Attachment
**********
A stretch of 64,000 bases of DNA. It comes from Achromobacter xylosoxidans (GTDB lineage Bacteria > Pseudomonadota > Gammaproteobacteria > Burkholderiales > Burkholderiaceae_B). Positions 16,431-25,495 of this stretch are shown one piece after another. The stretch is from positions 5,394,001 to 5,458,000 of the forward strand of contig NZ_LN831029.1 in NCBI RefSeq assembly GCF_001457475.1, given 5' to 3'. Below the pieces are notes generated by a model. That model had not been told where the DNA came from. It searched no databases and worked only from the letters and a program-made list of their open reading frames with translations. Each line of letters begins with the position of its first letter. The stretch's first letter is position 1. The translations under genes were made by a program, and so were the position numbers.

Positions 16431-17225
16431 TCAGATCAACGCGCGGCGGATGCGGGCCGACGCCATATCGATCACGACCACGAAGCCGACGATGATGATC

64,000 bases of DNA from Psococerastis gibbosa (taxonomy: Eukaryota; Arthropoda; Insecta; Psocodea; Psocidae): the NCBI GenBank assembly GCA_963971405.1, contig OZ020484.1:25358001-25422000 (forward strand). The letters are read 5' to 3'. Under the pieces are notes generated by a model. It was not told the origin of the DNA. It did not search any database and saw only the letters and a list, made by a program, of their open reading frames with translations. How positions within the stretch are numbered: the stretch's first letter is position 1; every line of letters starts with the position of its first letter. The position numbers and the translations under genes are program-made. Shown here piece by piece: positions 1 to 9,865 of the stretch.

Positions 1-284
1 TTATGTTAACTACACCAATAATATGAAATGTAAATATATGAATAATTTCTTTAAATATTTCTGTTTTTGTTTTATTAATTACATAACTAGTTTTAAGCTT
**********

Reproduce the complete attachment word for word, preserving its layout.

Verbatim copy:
A stretch of 64,000 bases of DNA. It comes from Achromobacter xylosoxidans (GTDB lineage Bacteria > Pseudomonadota > Gammaproteobacteria > Burkholderiales > Burkholderiaceae_B). Positions 16,431-25,495 of this stretch are shown one piece after another. The stretch is from positions 5,394,001 to 5,458,000 of the forward strand of contig NZ_LN831029.1 in NCBI RefSeq assembly GCF_001457475.1, given 5' to 3'. Below the pieces are notes generated by a model. That model had not been told where the DNA came from. It searched no databases and worked only from the letters and a program-made list of their open reading frames with translations. Each line of letters begins with the position of its first letter. The stretch's first letter is position 1. The translations under genes were made by a program, and so were the position numbers.

Positions 16431-17225
16431 TCAGATCAACGCGCGGCGGATGCGGGCCGACGCCATATCGATCACGACCACGAAGCCGACGATGATGATC

64,000 bases of DNA from Psococerastis gibbosa (taxonomy: Eukaryota; Arthropoda; Insecta; Psocodea; Psocidae): the NCBI GenBank assembly GCA_963971405.1, contig OZ020484.1:25358001-25422000 (forward strand). The letters are read 5' to 3'. Under the pieces are notes generated by a model. It was not told the origin of the DNA. It did not search any database and saw only the letters and a list, made by a program, of their open reading frames with translations. How positions within the stretch are numbered: the stretch's first letter is position 1; every line of letters starts with the position of its first letter. The position numbers and the translations under genes are program-made. Shown here piece by piece: positions 1 to 9,865 of the stretch.

Positions 1-284
1 TTATGTTAACTACACCAATAATATGAAATGTAAATATATGAATAATTTCTTTAAATATTTCTGTTTTTGTTTTATTAATTACATAACTAGTTTTAAGCTT